I couldn’t believe it. It was a form of submerged waterskiing. Every three feet I made up toward the surface, he dragged me back down two feet. I’d pull in the rope, kicking wildly, then let it go and shoot for the surface. The jerk that stopped me and yanked me downwards stunned me. Beginning to panic, I repeated the process again and again until the surface was just a few feet above me.

Believing in a purer form of free-diving, I tried never to use fins and always swam barefoot. This, however, was an occasion designed for them and I was having real issues with getting to the surface for a breath of air. I knew that if I let go of the gun I’d lose it as he’d swim off with it in tow.

Things got spooky as I began to see stars dancing across my eyes, rapidly increasing in number and letting me know that a blackout was soon to follow. Combined with the bizarre phenomenon just below the surface (where light reflects, so that, instead of seeing blue sky, you witness a silvery, quiksilver, undulating limit to the water) I thought I was hallucinating.

The final pull downwards forced me to let go of the gun as I had no choice but to breathe. The rocks were not too far away and once there I collapsed exhausted. It took a few minutes for my breathing to return to normal and during that time I ran through the implications of what had just happened: I’d lost my gun to a fish in Doha harbour. Not only was Dad going to raise hell, but everyone at the sailing club was likely to fall about laughing when i gave them the, you should have seen the one that got away story, the Arabs were going to think twice about taking me out to hunt on their huge speedboats. The whole thing was a disaster.

Until it dawned on me that it was unlikely the grouper was going to dash off across or out of the harbour as there is nothing but sand on the bottom, stretching for miles, offering scant protection from predators. In all likelihood the hamour had swum up the quay and ducked into another hole. Because spearguns float, the poor beast had a billboard sign dragging behind him advertising his precise location.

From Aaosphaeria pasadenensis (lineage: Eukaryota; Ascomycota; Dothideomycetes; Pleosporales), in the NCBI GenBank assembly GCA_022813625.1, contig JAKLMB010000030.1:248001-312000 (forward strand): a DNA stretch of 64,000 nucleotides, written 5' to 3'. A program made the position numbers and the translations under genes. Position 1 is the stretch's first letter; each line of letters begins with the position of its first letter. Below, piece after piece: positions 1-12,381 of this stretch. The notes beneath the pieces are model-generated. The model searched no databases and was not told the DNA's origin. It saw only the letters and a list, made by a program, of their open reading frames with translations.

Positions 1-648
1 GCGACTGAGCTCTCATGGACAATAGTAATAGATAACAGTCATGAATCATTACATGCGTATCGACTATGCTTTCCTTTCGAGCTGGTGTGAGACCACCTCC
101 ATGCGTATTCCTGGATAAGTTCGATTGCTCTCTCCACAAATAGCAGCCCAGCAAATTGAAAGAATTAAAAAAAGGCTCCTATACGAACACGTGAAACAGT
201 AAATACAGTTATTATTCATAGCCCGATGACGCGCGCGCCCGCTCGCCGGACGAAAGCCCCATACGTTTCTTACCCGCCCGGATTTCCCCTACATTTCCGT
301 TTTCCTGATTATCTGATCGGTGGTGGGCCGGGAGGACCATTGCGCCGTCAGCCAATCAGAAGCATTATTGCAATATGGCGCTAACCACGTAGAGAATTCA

With hope restored, i began to search, but as I got two thirds of the way along the quay doubts began to creep into my mind. Perhaps he did make off out of the harbour. Just then, away in the distance and partially visible through the silty water, I made out a dark grainy line pointing vertically up. It was the gun straining for sea level with a line running down and into a hole.

I felt sorry for him as he’d put up a valiant fight and won. He beat me and escaped, only to be defeated by something he had no comprehension of. My only consolation was that it was better to finish him off than leave him to pull a gun around until he died. I duckdived, cleared, got to the bottom and pulled the grouper out of the hole. There was no strength left in him so it was easy to get him out of the sea and club him to death with two hard whacks with a rock.

Swimming back to the sailing club from the quay meant that no-one could see what I had caught. No doubt on their third beer by now, I could imagine the old salt clubhouse banter as I reached the shore. After taking the mask and knife off, I pushed the spear through and out the other side of this huge fish and unscrewed the speartip. Only then did I notice what this monster had done to my spear. During our fight he had struggled so hard, spinning and diving, that he’d bent the shaft of the spear by thirty degrees. I was stunned by that and felt twice as bad about killing him. But groupers are delicious and this one will feed the entire membership of the club.

Throwing my equipment on the beach I used two hands to pick the Hamour up by it’s gills and began the trek up the beach. Instantly, the Arabs first, the clubhouse emptied as everyone came out to look at what I’d caught. The old salts could not believe it and even the Arabs were in awe. The fish weighed in at twentysix pounds before being gutted, bagged and readied for that night’s party.

When I saw Harry the Hamour on the banquet table that night I felt a mixture of pride and sorrow. Proud that I’d caught him but also because he went out in style. You should have seen him there, cooked, decorated and looking regal. It was fitting. But also sad that he had won the day, only to lose by default. It didn’t seem fair.

But then standing on land with a fishing rod and line is one step further removed from the ocean, so I can live with it.

And Dad forgave me for the bent spear after I told him the story and he’d seen the fish. At first a menacing frown did begin to creep across his face when I showed the gun to him, but he heard me out, couldn’t believe I’d let go of the gun and ended by laughing that all the Arabs were speechless.

Mr I.